DIY Chemical Drain Cleaners?

Well advertised as the go-to solution for a clogged drain, the chemical drain cleaners found in hardware stores, grocery stores, etc. can make some SERIOUS problems for your plumbing system. They are simply not that effective at eating away blockages and can do damage to your pipes. Plus, the chemicals in these products are incredibly toxic, with even the smallest splash on your skin possibly causing burns. We suggest the use of Bio-Clean, an effective and environmentally safe waste eliminator.

Grinding Lemon Peels in a Garbage Disposal

Of course throwing some fresh lemons into your garbage disposal will grind them up and smell lemony fresh, but most people don’t realize lemons contain citric acid – which can corrode a garbage disposal’s metal parts. If you want a safe and natural cleaner for your garbage disposal, we recommend simply using ice.

The Problem with Fluctuating Water Pressure

Despite what some people have heard or think, fluctuating water pressure can be a sign of a problem. Water pressure should remain consistent otherwise, it may be a sign of a leak somewhere or a failing pressure reducing valve. Get it checked out!

That Brick in the Water Tank Saves Water?

While it is accurate that placing a brick in your toilet’s water tank may conserve a little bit of water per flush, many people don’t realize that over time bricks decay and crumble and may damage a toilet’s mechanics. If you want to save water, have a high-efficiency toilet installed.

Keeping Toilets Clean with Bleach Tablets

There’s no question that bleach is a powerful cleaning product, but putting bleach tablets inside a toilet or its tank potentially may do more harm than good. Toilet parts including the gaskets, washers, and pipes are prone to corrosion. Having a corrosive bleach tablet sit in your toilet’s water may take its toll on it’s functionality.

Bleach may also damage the glazed finish of your toilet if it sits there for a long period of time at full strength before rinsing it. If you do use bleach or any other product containing bleach to clean your toilet, we recommend you wash it off with warm, soapy water soon after application.

8 Things to Consider Before Getting a New Toilet

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If your toilet is becoming a nuisance, it may be time to review the cost of having it repaired or replacing it with a new one. Installing a new toilet could be the best option, but it is not necessarily the only solution. We have seen it all in toilet issues over the years. Sometimes an adjustment or new part can make it work like new. The key is knowing when to repair a toilet vs completely replacing it. The following will help you to decide:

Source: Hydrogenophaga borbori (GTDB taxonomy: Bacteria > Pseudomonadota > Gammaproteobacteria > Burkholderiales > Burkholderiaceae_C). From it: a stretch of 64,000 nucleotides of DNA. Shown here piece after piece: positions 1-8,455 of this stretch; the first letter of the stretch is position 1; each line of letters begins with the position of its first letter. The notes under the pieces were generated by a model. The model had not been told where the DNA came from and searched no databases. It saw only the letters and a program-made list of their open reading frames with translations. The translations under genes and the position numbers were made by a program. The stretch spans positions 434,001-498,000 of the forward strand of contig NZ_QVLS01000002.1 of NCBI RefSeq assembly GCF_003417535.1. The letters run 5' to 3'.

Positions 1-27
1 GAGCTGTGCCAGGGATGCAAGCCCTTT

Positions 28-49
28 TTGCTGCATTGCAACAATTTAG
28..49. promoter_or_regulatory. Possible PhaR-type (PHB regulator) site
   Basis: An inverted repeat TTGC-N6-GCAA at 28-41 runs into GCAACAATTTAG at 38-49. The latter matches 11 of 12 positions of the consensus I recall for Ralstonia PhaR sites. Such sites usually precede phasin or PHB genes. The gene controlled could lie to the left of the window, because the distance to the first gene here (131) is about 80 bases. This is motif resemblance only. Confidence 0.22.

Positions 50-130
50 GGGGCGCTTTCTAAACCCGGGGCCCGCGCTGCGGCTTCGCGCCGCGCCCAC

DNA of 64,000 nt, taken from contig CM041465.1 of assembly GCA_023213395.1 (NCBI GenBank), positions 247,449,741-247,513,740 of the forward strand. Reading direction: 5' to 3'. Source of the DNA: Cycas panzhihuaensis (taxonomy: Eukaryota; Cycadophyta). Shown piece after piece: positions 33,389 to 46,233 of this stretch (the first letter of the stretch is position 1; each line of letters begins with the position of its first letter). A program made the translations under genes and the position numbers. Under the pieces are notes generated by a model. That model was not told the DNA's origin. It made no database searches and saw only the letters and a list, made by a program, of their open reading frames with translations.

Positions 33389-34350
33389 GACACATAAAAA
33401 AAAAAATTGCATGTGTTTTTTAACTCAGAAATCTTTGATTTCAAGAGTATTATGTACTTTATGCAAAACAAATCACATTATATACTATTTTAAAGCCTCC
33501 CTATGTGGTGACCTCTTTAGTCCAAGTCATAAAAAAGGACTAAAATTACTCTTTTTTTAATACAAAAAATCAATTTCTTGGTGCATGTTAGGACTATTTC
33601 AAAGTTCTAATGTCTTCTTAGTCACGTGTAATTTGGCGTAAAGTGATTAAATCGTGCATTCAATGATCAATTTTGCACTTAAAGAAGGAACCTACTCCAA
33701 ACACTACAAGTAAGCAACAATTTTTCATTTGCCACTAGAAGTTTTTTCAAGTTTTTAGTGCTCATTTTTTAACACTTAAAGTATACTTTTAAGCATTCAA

1. Constant Clogging – Nobody likes to deal with a clogged toilet. If you are having to flush multiple times or (worse yet) grab the plunger to clear the bowl, it’s a sign you may want to upgrade to a new, more powerful toilet. But did you know that most of the newer toilets not only flush more effectively, but they save water doing so? Yes! Toilets have come a long way and the new line of water savers work much better.
  2. Cracks – If you notice puddles of water around your toilet, you need to check for cracks in the porcelain. Nearly invisible hairline cracks can develop in the tank or bowl of a toilet over time or through being struck. Unfortunately, these small cracks can turn into a flood of water at the worst possible time. We recommend you check your tank and bowl each time you clean the toilet. If you find one, we recommend you replace it right away, before it breaks completely. An unnoticed leak can lead to a ruined floor over time – a very expensive repair.
  3. Repairs, Repairs, Repairs! – Weighing the cost of repair or rebuild versus having a brand new toilet installed is a wise idea. If you are planning on replacing your toilet anytime soon, we recommend you save the money on the repair and upgrade to a new one. While it may be a larger expense up front, you should save money in the long run.
  4. Excessive Age – Everything in our homes has a limit to its age of usability. If your toilet is very old, a new one may be in order.
  5. Wobbling, Unstable Toilet – There are few things more unsettling than sitting on a wobbly toilet. It could be a simple fix of having shims installed. It could be floor structure damage. Have it checked out by a professional.
  6. Inefficient Flushing – Multiple flushes are annoying and can be embarrassing if you have guests. Plus, they waste a LOT of water. If it’s not flushing properly on the first flush, have it looked at to see if it can be adjusted, fixed, or should be replaced.
  7. Surface Damage – Over time if a toilet’s porcelain gets worn or scratched, it will become increasingly difficult to keep clean. If you find yourself having to scrub and clean the toilet more often, it might be time to have a new one installed and rid yourself of the extra maintenance.
  8. Built-Up Mineral Deposits – The water supply in eastern Nebraska and western Iowa is very high in minerals. These build up over time and if your toilet is not performing as expected, you may need to have parts replaced or simply to get a new, more efficient one.

Without considering the cosmetic issues of color, style, and the condition of the surface, there are still a few reasons when getting a new toilet is a good idea. To help you determine when to replace a toilet please give us a call.